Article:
The historic votes on gun control during the last few weeks — in the General Assembly and in the U.S. Senate — have exposed deep fissures among Connecticut Republicans strugging to define their moderate brand of politics.

Some Republicans view the party leaders who helped craft the state's sweeping new gun control law as traitors guilty of selling out the Constitution.

"These Republicans stood on the throat of our forefathers and crushed the breath out of them,'' Mary Ann Turner, the outspoken Republican chairwoman in Enfield, wrote in a recent email to other town committee members in north central Connecticut. "The political cannons have been fired."

But other members of the party heaped praise on John McKinney, the GOP leader in the state Senate, and Larry Cafero, his counterpart in the House of Representatives. Both men played key roles in winning passage of the bipartisan gun bill, which includes an expanded assault weapons ban and more rigorous background checks. The measure was signed into law by Democratic Gov. Dannel P. Malloy earlier this month.

"Given what happened here in Connecticut, I think our Republican leaders did a wonderful job on the bill,'' said Desiree Soli, the Republican town chairwoman in Westport. "I commend them for the work they did."

Connecticut Republicans are trying to expand their reach by backing away from the hardline conservatives that dominate the party's leadership ranks in Congress. "We don't do God, guns or gays,'' Cafero proclaimed several years ago. "That's not what Connecticut Republicans should be focused on. We're focused on fiscal accountability.''

Unlike the Second Amendment absolutists who wield enormous clout in rural red states, Connecticut's urban and suburban voter base is more accepting of gun restrictions. A Quinnipiac University poll released in early March, about three months after 20 first-graders and six women were shot and killed at Sandy Hook Elementary School, found broad support in Connecticut, even among Republicans, for most gun control measures, including universal background checks and a statewide ban on all assault weapons.

Yet the deep roots of the state's firearms industry, along a strong libertarian streak, have led some Republicans to reject gun control and those in their own party who support it. Turner said she is boycotting the party's annual Prescott Bush fundraiser next month to protest the party's decision to honor McKinney with its top award.

Roiling anger over the gun vote is likely to have repercussions in the 2014 Republican race for governor. McKinney and Cafero are both pondering a run, as is another Republican who has expressed support for the new gun law, Danbury Mayor Mark Boughton.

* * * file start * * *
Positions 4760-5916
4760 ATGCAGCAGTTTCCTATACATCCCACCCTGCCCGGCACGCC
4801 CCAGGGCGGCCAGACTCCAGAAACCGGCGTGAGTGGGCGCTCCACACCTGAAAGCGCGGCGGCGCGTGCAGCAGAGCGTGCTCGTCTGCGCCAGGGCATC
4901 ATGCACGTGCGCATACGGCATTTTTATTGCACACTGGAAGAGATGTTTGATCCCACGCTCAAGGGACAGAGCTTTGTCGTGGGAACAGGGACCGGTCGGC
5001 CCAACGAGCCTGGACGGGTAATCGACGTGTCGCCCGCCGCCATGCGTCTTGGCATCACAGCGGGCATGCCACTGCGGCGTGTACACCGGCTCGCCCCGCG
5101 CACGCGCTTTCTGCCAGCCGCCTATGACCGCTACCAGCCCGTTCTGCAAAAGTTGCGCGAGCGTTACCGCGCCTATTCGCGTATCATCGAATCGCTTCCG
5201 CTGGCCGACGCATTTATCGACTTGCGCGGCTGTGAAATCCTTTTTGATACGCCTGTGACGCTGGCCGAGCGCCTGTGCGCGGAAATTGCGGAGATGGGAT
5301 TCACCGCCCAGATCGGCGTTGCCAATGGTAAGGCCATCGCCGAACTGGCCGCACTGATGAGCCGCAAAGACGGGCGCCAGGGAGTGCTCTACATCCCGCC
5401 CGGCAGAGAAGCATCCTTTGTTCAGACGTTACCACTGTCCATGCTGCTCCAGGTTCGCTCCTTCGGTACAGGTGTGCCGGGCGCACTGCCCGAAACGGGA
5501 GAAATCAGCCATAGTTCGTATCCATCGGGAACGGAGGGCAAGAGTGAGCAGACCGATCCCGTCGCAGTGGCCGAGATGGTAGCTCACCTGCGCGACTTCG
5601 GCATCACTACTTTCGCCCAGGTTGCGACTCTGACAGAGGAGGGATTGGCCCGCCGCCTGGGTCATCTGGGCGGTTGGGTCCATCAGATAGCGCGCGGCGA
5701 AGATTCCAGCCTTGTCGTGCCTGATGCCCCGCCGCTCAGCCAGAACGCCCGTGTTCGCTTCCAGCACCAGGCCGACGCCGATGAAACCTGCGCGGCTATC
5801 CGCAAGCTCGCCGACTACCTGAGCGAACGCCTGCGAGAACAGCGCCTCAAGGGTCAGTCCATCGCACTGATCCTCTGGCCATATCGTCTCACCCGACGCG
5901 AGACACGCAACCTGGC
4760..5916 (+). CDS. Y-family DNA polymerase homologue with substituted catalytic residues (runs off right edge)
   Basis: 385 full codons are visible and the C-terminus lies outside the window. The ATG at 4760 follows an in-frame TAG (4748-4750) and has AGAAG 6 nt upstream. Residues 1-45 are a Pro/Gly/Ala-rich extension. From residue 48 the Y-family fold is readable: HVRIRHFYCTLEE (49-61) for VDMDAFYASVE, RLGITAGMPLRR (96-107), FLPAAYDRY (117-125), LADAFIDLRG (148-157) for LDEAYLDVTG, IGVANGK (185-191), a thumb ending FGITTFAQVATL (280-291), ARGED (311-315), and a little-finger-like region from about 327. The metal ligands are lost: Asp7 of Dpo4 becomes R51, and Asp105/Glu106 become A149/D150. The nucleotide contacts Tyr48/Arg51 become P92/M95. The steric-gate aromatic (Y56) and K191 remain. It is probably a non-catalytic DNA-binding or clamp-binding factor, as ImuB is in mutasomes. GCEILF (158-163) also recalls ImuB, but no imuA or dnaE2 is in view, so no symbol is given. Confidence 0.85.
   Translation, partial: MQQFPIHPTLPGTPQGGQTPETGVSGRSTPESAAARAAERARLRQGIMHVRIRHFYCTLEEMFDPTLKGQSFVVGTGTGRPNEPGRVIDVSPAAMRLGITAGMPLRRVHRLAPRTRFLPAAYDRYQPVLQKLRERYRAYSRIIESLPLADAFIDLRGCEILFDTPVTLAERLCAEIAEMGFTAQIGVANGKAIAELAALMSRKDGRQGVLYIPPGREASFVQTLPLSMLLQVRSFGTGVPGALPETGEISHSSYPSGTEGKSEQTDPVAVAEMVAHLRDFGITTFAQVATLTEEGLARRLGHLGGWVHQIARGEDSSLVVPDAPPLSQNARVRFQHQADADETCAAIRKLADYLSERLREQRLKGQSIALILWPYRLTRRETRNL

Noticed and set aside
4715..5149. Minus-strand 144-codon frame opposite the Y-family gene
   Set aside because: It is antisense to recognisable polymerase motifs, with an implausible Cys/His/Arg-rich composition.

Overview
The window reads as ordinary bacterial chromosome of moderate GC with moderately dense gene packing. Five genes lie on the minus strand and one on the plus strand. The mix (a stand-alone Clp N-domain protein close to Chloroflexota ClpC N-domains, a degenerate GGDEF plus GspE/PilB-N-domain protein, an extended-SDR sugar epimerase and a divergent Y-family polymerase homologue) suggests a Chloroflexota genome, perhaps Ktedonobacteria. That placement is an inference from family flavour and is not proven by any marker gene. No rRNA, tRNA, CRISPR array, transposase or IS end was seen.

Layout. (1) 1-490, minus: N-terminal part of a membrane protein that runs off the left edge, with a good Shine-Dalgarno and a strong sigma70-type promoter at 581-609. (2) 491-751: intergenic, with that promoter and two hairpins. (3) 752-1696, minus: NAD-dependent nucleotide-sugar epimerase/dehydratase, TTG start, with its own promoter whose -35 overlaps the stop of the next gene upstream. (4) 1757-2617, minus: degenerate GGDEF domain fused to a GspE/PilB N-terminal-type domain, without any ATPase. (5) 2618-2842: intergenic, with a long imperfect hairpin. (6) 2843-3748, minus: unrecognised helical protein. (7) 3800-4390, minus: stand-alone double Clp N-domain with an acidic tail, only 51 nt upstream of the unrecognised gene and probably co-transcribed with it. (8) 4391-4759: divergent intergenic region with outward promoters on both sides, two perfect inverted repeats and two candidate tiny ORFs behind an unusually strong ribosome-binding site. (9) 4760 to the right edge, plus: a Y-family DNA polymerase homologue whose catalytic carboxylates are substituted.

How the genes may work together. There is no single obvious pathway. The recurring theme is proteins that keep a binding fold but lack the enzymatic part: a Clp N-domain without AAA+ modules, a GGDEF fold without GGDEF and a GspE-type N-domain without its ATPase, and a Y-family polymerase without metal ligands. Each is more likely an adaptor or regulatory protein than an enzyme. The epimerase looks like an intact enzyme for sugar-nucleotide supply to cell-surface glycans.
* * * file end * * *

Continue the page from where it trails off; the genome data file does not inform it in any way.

Tom Foley, the party's 2010 nominee who is launching another bid, has been the target of a relentless public relations assault by state Democrats, who accuse him of dodging the issue.

Foley, who finds the attention from Democrats "flattering," said the gun control law would have looked very different had he been governor. He declined to endorse the new Connecticut gun legislation and faulted the sweeping package for failing to address both mental illness and urban gun violence.

"State mental health institutions were shut down 30-something years ago ... and have not been replaced with institutional care for the severely mentally ill,'' Foley said. "Sandy Hook is a terrible tragedy and we want to make sure it doesn't happen again, but these types of crimes are very infrequent. ... In our cities, we have people being killed every month and I don't think this bill is going to address that gun violence much, if at all.''

Foley said expanded criminal background checks for gun purchases is, "to most law-abiding gun owners", the least objectionable gun control provision, even though such a requirement could not pass the U.S. Senate. "But,'' Foley added, while he supports more background checks, they "would not have prevented Sandy Hook.''

Boughton, meanwhile, said he backs "common sense" gun reform, including the background check provision that the U.S. Senate rejected. "That bill was so watered down and so easy to support, I just don't get it," he said.

While four Democratic U.S. senators from rural Western states also voted against background checks, the vote will likely cause more problems for Republicans in states such as Connecticut, Boughton said. "I absolutely think it does hurt the party,'' he said. "Our brand is hurt when we don't explain to the people on Main Street what the problems are with a piece of legislation."

The gun divide has created one more challenge for Republican State Chairman Jerry Labriola Jr. Republicans in Connecticut are outnumbered by unaffiliated voters and Democrats; they do not hold any of the state's congressional seats or the governor's office and are in the minority in both chambers of the General Assembly.

As Labriola launches an ambitious effort to reach out to unaffiliated voters and emphasize the state party's independence from the national GOP, he has to overcome the suspicions of Republicans like Turner, who feel betrayed.

"We're an open party and a big tent,'' Labriola said. "We need to be respectful of opposing views on difficult issues if we ever want to become the majority party. I want to be a chairman of inclusion, not a chairman of exclusion, expulsion or subtraction."

"To start winning elections,'' Labriola added, "the Republican Party needs to put away the angry frown and put a smile on its face."

But the smiley face and the big tent aren't resonating with many gun owners, who are expressing their outrage on Facebook, Twitter and gun-rights blogs. "I would like to nominate McKinney for the Benedict Arnold award,'' wrote one commenter on the Connecticut Citizens Defense League blog.